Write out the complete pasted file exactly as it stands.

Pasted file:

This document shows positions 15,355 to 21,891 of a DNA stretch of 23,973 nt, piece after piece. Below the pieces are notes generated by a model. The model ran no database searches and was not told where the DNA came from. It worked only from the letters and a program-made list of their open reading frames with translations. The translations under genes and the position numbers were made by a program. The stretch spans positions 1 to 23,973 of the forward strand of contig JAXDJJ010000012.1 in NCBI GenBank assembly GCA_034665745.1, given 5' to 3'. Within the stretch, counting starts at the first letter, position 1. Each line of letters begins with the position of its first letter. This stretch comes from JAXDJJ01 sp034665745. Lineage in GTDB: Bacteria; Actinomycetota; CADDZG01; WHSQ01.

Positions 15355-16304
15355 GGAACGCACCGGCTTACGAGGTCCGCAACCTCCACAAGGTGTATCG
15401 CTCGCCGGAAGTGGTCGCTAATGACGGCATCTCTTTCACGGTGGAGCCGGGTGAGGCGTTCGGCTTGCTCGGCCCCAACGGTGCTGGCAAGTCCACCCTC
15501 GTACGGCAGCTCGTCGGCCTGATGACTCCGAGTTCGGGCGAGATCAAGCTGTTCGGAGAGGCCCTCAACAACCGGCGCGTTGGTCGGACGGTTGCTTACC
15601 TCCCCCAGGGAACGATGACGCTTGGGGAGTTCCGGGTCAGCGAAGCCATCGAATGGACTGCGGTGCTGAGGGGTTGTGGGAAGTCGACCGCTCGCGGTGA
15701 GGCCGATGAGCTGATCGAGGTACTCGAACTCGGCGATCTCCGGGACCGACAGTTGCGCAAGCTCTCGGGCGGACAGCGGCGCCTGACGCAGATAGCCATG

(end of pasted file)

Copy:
This document shows positions 15,355 to 21,891 of a DNA stretch of 23,973 nt, piece after piece. Below the pieces are notes generated by a model. The model ran no database searches and was not told where the DNA came from. It worked only from the letters and a program-made list of their open reading frames with translations. The translations under genes and the position numbers were made by a program. The stretch spans positions 1 to 23,973 of the forward strand of contig JAXDJJ010000012.1 in NCBI GenBank assembly GCA_034665745.1, given 5' to 3'. Within the stretch, counting starts at the first letter, position 1. Each line of letters begins with the position of its first letter. This stretch comes from JAXDJJ01 sp034665745. Lineage in GTDB: Bacteria; Actinomycetota; CADDZG01; WHSQ01.

Positions 15355-16304
15355 GGAACGCACCGGCTTACGAGGTCCGCAACCTCCACAAGGTGTATCG
15401 CTCGCCGGAAGTGGTCGCTAATGACGGCATCTCTTTCACGGTGGAGCCGGGTGAGGCGTTCGGCTTGCTCGGCCCCAACGGTGCTGGCAAGTCCACCCTC
15501 GTACGGCAGCTCGTCGGCCTGATGACTCCGAGTTCGGGCGAGATCAAGCTGTTCGGAGAGGCCCTCAACAACCGGCGCGTTGGTCGGACGGTTGCTTACC
15601 TCCCCCAGGGAACGATGACGCTTGGGGAGTTCCGGGTCAGCGAAGCCATCGAATGGACTGCGGTGCTGAGGGGTTGTGGGAAGTCGACCGCTCGCGGTGA
15701 GGCCGATGAGCTGATCGAGGTACTCGAACTCGGCGATCTCCGGGACCGACAGTTGCGCAAGCTCTCGGGCGGACAGCGGCGCCTGACGCAGATAGCCATG